The Veracity of Video

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Fake Sandy photos are a dime a dozen, but video footage is tougher to manipulate, and therefore more reliable.

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Yesterday in the hours leading up to the worst of the storm there was an epidemic of faked, old, or otherwise misleading photos streaming across Twitter and Facebook, which Alexis Madrigal documented and fact-checked the heck out of. Today it seems that the flood of fakes is receding, replaced by a flood of real ones, but the episode stands as a reminder that photographs are not a particularly reliable form of documentation. With just the basic software, many people can produce a pretty good fake.

Video, on the other hand, is tougher. Obviously, there's an entire major industry premised on making fake videos, but doing so requires far more skill, software, and time. Before the storm, when fake Sandy photos were a dime a dozen, faked videos were scarce. (Of course, like photos, videos can easily be from another time and their provenance can be extremely hard to track down, and staged false videos abound online. But turning around a manipulated or outright fabricated video within just a few minutes or hours of a major event is a tall order, much taller than doing so for a picture.) In an age of Photoshop, the moving image -- from its invention a tool for storytelling and dramatization -- becomes a more reliable source, the result of its inherent complexity, at least as measured by the ease with which it can be edited.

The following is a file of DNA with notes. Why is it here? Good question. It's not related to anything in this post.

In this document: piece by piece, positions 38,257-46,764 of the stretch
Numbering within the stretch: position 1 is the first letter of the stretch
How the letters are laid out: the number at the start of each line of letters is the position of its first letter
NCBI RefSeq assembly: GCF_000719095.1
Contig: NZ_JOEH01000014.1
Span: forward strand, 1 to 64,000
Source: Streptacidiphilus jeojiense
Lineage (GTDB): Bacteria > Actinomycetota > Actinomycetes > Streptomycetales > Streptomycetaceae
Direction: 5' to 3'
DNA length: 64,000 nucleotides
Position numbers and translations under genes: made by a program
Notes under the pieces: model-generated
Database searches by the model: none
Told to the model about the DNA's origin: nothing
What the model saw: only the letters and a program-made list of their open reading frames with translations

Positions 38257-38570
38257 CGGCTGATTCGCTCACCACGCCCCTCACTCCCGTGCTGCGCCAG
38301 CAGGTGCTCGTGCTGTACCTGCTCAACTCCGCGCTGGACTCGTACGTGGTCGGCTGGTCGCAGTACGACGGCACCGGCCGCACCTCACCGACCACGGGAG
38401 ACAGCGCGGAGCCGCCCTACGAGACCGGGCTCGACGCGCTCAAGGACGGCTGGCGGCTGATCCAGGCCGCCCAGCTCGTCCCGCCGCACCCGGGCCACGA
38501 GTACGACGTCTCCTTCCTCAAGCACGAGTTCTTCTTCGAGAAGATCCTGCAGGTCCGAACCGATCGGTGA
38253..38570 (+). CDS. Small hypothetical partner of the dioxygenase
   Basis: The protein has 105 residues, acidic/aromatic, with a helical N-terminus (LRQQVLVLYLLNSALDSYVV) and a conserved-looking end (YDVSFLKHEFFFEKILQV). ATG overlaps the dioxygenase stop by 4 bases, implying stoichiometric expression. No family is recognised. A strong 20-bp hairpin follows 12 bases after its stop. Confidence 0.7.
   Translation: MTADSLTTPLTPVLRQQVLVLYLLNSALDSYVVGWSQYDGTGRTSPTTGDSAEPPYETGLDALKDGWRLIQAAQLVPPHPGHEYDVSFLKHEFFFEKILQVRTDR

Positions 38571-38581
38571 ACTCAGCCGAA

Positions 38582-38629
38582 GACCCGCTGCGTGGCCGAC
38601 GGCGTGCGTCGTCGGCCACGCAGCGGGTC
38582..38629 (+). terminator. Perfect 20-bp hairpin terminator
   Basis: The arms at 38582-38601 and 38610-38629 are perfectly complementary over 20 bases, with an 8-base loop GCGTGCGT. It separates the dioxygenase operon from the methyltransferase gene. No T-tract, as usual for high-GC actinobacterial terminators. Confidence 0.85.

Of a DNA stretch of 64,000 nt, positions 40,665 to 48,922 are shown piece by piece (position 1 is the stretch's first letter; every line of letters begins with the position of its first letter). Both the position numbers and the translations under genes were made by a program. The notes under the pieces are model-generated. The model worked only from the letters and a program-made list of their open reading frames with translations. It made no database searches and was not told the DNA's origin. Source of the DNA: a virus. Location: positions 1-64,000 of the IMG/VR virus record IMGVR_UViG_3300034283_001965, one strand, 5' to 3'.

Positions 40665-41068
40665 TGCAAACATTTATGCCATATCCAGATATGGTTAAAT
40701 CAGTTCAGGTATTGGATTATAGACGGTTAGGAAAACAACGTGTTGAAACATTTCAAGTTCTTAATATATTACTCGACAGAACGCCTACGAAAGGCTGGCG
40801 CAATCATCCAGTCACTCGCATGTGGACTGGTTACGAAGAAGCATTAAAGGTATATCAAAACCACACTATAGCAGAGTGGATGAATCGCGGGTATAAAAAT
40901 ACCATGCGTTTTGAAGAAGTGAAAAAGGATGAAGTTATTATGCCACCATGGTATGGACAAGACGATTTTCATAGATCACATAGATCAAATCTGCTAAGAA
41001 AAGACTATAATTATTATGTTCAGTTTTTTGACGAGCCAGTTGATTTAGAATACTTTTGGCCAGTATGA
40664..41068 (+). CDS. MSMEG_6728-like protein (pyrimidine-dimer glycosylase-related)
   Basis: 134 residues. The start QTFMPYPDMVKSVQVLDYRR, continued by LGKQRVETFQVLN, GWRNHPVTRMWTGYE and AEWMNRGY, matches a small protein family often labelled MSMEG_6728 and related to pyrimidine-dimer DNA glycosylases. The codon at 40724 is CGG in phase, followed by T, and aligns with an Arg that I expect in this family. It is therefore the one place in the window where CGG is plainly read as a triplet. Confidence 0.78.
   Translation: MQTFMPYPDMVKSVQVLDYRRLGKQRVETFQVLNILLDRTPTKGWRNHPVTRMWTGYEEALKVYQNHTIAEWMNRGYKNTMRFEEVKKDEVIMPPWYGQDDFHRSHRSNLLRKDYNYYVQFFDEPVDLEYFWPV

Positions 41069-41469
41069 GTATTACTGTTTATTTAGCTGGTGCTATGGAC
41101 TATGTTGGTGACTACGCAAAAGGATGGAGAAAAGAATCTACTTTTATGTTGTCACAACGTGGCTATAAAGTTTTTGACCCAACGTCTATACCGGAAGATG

And yet, they defy belief, such as this video of a building's facade just falling away:

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Rebecca J. Rosen is a senior editor at The Atlantic, where she oversees the Business Channel. She was previously an associate editor at The Wilson Quarterly.

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